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CTU will not engage in Governments sham consultation process on Terrorist Bill

24 Nov

Media release

CTU will not engage in Governments sham consultation process on Terrorist Bill

Today the CTU has sent a letter to Prime Minister John Key articulating serious concerns about both the content and the rushed process the Government has clearly signalled it intends to follow to progress the Countering Terrorist Fighters Legislation Bill into law and urging him to follow the proper process in considering this legislation.

“Rushing this legislation through is not appropriate or proper. We will not participate in a sham consultation process or take for ourselves the “luxury” of the chance to be heard at the select committee on the basis of some dubious selection criteria made by those to whom the Bill grants power while other legitimately interested citizens and groups are denied that opportunity,” CTU President, Helen Kelly said.

“There has been no evidence presented at all from the Prime Minister that such urgency is needed. Given the severe and unique nature of the powers being sought, quite the opposite is appropriate and a reasonable period of time should be made available for the public to have a say on this legislation,” Kelly said.

“The Bill provides authority for the SIS to trespass onto private property in order to conduct covert surveillance (such as installing video cameras and listening devices). These powers will compromise citizens’ right to avoid unreasonable search and seizure and to privacy. The Bill also extends the ability of the SIS to conduct warrantless surveillance for 48 hours in situations where it would be impracticable to get a warrant and it is believed that information may be lost. Warrantless surveillance as fundamentally irreconcilable with expectations of acceptable government behaviour in a free and open society. The only public accountability for the use of this power is that the SIS must note the number of times this power is used in their annual report,” Kelly said.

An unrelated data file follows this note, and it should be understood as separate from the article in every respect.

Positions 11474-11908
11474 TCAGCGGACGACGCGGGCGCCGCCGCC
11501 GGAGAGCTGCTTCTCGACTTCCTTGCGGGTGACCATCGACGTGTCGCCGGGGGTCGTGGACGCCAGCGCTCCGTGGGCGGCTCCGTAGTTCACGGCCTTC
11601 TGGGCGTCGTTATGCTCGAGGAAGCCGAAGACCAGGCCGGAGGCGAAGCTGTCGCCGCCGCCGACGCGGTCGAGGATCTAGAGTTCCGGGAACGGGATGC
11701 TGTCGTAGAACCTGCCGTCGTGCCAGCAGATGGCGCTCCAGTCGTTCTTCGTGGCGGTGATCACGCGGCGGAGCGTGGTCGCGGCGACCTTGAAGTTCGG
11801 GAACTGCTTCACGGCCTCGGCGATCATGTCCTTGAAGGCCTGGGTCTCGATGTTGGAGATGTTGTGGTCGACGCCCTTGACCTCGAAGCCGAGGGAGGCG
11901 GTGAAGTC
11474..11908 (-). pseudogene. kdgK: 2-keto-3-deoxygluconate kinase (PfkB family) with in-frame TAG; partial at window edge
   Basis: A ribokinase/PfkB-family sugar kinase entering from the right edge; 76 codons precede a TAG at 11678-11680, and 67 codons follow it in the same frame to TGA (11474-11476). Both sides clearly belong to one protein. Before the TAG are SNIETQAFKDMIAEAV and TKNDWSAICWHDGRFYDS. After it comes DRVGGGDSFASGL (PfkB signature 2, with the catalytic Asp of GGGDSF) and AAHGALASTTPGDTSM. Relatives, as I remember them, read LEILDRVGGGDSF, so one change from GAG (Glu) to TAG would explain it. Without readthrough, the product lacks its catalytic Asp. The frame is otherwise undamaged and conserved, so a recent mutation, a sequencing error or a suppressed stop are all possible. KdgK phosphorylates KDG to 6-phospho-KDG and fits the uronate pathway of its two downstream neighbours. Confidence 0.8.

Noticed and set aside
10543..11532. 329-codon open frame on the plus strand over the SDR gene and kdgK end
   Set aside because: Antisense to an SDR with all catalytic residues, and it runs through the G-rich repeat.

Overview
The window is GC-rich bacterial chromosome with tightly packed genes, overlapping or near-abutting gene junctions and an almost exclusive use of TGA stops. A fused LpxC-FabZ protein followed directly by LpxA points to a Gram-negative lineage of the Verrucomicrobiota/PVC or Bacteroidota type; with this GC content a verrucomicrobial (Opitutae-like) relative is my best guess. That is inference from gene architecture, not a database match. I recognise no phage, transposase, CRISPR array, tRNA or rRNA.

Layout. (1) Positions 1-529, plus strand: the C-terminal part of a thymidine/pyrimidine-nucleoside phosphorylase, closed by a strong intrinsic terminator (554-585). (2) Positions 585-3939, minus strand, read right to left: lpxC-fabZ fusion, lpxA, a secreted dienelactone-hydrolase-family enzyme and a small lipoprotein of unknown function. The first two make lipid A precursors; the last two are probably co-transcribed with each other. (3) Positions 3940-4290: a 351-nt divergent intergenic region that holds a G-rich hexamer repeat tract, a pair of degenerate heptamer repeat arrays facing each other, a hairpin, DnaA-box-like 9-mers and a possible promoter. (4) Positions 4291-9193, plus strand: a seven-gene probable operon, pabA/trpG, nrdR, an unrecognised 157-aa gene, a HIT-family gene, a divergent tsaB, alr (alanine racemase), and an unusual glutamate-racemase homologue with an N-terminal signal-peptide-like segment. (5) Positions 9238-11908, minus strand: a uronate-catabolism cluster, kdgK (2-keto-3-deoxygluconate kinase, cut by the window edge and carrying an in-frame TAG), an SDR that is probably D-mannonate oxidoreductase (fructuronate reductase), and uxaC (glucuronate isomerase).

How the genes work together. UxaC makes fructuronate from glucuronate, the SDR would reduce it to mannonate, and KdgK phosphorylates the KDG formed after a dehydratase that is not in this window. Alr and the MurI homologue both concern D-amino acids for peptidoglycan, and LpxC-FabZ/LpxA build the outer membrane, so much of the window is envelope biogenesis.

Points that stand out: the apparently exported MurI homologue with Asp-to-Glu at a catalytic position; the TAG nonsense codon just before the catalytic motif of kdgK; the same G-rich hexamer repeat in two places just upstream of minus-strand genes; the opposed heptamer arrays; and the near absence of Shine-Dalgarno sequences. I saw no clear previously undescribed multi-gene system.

View the letter here

For further comment, please contact:

Helen Kelly, President, CTU

021 776 741

Huia Welton | Communications & Campaigns Advisor | New Zealand Council of Trade Unions – Te Kauae Kaimahi

ph: +64 4 802 3817 | cell: +64 021 524 502 | | | Follow us on twitter: @fairnessNZ

Unions – we’re about Fairness


Mike Treen – “We can change this government.”

18 Sep

National Unite Director Mike Treen lays out the choices for workers in Aotearoa as we prepare for the election on Saturday. Share hard!

Laila versus Kelvin at the First & Unite Unions Stopwork Meeting

17 Sep

Laila Harre from Internet Mana talks about how to use our votes strategically, to elect the strongest fighters possible for workers’ rights.

Beat the rain on Saturday!

17 Sep

Kia ora

So many people have already voted, over 350,000 in fact! Maybe you’re one of them?If you haven’t voted you still have time. The weather forecast for Saturday is rain and wind over most of the country. If you think the weather will impact on your ability to vote, or the ability of someone you know – then vote before Saturday!

Saturday is the last day to vote. The voting places close at 7pm on the dot! You can find a list of all the places here

It’s really important that people know that on Saturday it’s not possible to enrol you can only vote.

Do you know anyone under between the ages of 18 – 30? Please ask them about when they’re planning to vote.

I’m looking forward to voting on Friday, Suffrage Day, with my son and other members of my family. Like you, I’m committed to having my say about who our next government is.

Let’s get out and vote!

Helen Kelly, CTU President